Migrant workers in Thailand told not to leave amid global COVID-19 fears

The Cambodian Embassy in Thailand has asked its migrant workers and students in the country not to leave for home during the upcoming Khmer New Year as COVID-19 fears mount.

The Embassy said a statement on Monday said: “For the upcoming Khmer New Year, our workers, students and vendors should cooperate with Thai authorities to prevent the COVID-19. If it is not necessary, you should not leave Thailand.”

The embassy said Cambodian migrant workers need to practice good hygiene to protect themselves from the virus infection.

Thailand yesterday confirmed 147 cases of COVID-19 infection.

There are about two million Cambodian migrant workers in Thailand both legal and illegal, according to the Ministry of Labour.

“If our people want to work in Thailand, you need to follow information related to protective measures and consider it thoroughly before deciding to leave,” it said.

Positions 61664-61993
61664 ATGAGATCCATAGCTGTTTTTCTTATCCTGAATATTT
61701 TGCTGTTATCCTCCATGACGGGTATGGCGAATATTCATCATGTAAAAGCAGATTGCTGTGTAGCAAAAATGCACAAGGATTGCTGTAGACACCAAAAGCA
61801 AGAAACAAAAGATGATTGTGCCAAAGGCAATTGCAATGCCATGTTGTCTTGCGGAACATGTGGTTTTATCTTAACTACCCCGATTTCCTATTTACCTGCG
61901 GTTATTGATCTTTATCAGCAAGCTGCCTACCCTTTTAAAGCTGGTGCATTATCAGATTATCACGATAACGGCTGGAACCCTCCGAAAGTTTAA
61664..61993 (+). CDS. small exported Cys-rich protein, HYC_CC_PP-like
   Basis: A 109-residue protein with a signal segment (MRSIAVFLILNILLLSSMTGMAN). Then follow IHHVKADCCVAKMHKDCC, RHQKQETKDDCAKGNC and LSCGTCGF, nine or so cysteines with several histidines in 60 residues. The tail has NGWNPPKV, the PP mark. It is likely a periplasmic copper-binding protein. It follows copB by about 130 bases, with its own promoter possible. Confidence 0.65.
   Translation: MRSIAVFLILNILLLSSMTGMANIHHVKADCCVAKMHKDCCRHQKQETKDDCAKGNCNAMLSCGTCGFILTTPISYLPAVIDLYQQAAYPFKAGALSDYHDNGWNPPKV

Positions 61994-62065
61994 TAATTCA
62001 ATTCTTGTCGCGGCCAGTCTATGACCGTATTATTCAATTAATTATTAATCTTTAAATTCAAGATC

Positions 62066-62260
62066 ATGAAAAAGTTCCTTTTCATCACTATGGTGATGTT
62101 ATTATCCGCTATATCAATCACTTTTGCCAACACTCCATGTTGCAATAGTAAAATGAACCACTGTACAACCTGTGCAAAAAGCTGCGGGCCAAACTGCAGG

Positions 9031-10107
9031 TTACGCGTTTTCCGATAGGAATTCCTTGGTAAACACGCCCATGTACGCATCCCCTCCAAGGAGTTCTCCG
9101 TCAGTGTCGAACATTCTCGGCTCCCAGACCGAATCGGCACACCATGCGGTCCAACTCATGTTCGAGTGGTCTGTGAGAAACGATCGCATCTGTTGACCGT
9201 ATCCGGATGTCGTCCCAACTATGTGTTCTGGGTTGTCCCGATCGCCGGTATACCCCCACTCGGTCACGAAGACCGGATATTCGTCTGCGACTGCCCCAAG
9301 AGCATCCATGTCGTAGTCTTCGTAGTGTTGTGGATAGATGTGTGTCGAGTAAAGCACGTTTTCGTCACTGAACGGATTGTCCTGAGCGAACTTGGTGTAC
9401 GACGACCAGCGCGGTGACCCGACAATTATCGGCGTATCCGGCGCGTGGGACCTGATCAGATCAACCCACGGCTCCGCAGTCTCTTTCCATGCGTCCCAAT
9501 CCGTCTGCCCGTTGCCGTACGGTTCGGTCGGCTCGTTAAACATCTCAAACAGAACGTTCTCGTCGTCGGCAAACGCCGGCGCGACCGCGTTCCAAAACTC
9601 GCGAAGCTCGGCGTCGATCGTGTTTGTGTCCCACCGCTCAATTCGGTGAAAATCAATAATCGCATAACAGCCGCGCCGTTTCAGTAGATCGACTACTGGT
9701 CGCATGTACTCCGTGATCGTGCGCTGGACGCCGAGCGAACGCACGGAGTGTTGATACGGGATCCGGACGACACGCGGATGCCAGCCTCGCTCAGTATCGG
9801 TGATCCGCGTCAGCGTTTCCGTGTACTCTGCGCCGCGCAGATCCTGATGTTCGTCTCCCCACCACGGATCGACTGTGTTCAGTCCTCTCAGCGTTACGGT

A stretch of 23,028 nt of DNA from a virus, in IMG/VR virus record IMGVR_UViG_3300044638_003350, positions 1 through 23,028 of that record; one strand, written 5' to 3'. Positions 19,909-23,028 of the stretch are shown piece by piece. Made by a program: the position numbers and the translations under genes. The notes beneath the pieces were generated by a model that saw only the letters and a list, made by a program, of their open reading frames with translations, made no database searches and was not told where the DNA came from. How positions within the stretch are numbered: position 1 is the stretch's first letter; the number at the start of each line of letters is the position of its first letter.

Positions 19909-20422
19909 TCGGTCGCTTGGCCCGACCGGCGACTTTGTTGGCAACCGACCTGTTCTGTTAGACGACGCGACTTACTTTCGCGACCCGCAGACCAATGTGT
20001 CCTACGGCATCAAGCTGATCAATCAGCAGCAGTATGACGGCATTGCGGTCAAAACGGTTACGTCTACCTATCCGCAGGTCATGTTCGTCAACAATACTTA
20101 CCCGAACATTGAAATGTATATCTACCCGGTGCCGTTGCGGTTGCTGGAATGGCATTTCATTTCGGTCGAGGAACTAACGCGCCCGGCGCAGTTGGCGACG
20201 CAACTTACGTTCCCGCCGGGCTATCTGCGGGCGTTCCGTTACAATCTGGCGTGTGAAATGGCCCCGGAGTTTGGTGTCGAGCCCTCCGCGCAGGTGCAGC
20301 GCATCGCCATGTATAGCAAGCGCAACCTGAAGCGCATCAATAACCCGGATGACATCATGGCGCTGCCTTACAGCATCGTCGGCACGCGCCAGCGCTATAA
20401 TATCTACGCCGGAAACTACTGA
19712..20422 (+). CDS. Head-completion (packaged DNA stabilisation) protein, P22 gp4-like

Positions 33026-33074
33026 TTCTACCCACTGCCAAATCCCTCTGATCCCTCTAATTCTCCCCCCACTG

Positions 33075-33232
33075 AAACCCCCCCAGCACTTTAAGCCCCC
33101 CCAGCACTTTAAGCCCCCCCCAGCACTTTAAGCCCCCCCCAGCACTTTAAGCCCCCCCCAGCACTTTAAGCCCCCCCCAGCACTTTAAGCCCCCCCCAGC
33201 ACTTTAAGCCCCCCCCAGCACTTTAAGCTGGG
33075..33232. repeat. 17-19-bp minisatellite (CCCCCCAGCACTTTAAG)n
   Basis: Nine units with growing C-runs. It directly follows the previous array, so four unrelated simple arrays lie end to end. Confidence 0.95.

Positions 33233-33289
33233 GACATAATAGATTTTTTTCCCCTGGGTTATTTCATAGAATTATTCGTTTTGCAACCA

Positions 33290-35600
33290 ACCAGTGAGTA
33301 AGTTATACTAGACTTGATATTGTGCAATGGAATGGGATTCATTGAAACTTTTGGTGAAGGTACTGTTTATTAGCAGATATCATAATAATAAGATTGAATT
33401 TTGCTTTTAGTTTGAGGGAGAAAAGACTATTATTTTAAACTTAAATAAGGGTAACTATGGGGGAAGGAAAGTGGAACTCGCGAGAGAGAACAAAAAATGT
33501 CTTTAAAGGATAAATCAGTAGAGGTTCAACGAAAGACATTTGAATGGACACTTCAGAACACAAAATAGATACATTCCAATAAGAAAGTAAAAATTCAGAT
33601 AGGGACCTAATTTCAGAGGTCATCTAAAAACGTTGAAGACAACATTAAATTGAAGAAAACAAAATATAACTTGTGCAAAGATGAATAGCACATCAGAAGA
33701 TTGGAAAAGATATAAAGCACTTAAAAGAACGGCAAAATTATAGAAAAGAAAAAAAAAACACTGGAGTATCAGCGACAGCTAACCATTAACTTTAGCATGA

Dy Thehoya, program officer at  labour right Central, yesterday supported the embassy’s statement saying the move is to prevent the spread of COVID-19.

“It is a good idea to alert our people because it [COVID-19] will spread to communities both in Thailand and Cambodia,” he added. “Cambodian migrant workers could lose their jobs if they leave for home because Thai authorities or companies will have them quarantined for 14 days when they go back.”

Mr Thehoya said returning migrant workers should not visit a crowded venue to prevent the spread of the virus.

Long Dimanche, Cambodian ambassador to South Korea, said yesterday the embassy did not ask migrant workers to stay in the country.

He said about ten percent of Cambodian migrant workers usually return home during the Khmer New Year.

“Most of them do not go back home since they need to work because in South Korea we celebrate the New Year,” he added.

About 48,000 migrant workers are working in South Korea, said Mr Dimanche, noting no Cambodian is infected with the virus.

“We are closely monitoring them to make sure they are safe,” he said.

Source: Khmertimes

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